During the past decade, many archaeological interventions in southern Portugal have revealed a different panorama funerary practices dating from the 4th to the 2nd millennium BC. Besides the architectural specificities, contexts revealing nassociations of animal and human remains are multiplying. So far the available data reveal a preference for the deposition of domestic animals, on one hand; and for the deposition of animal parts rather than complete animals, on the other. The majority of the archaeological contexts under study revealed a preference for the deposition of articulated paws, isolated limb bones or even articulated animal parts, where the limbs are always present. The traditional explanations for such occurrences of animals in tombs are that they are the product of rituals of commensality. According to the anatomical representations and other contextual characteristics (e.g. direct associations of some animal bones with specific human bones, taphonomic history of the faunal collections), another interpretation is proposed. This approach is strongly guided by a new framework based on the understanding of Human/Animal relationships, where a bone or an anatomical part can be representative of a specific animal.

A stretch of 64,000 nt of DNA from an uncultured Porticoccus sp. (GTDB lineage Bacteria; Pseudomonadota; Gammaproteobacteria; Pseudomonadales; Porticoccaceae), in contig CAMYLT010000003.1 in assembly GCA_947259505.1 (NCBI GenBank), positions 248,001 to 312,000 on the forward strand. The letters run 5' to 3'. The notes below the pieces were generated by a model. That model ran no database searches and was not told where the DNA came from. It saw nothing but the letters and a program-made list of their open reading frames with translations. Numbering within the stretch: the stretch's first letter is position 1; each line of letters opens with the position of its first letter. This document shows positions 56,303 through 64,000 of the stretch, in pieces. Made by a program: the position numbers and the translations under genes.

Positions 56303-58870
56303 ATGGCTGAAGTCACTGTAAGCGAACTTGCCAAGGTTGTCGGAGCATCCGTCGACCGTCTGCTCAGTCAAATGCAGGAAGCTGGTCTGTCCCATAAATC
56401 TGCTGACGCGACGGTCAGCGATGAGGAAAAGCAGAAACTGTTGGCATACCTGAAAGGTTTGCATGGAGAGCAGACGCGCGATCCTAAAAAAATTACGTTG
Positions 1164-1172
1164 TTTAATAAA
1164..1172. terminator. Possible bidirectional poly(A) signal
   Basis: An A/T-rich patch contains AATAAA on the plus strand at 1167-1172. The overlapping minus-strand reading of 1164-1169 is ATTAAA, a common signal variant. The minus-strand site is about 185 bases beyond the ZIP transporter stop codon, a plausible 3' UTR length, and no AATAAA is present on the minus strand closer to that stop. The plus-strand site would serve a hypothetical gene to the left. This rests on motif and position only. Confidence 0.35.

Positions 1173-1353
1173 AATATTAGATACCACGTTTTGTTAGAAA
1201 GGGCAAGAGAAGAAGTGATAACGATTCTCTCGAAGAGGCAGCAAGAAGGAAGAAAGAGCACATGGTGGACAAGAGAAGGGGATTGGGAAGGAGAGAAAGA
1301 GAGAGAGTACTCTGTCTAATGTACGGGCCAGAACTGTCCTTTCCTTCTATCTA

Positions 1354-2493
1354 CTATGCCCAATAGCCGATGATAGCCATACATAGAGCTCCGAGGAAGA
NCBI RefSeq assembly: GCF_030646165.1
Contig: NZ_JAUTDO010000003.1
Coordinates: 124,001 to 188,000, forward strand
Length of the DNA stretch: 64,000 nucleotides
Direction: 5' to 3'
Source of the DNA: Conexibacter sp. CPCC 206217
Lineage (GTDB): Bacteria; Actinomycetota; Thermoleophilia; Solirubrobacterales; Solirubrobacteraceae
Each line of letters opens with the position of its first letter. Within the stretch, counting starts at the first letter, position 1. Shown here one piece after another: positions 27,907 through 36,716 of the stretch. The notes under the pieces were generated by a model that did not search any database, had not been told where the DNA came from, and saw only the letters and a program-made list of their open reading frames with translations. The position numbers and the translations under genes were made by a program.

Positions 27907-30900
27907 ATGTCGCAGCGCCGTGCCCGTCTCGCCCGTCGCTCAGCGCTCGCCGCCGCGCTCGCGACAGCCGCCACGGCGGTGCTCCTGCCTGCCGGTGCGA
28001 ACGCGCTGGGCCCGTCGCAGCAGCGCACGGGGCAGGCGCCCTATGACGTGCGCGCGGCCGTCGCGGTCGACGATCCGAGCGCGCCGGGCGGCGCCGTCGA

Recent Prehistory, funerary practices, animal bones, anatomical representation, Human/Animal relationship, Southern Portugal.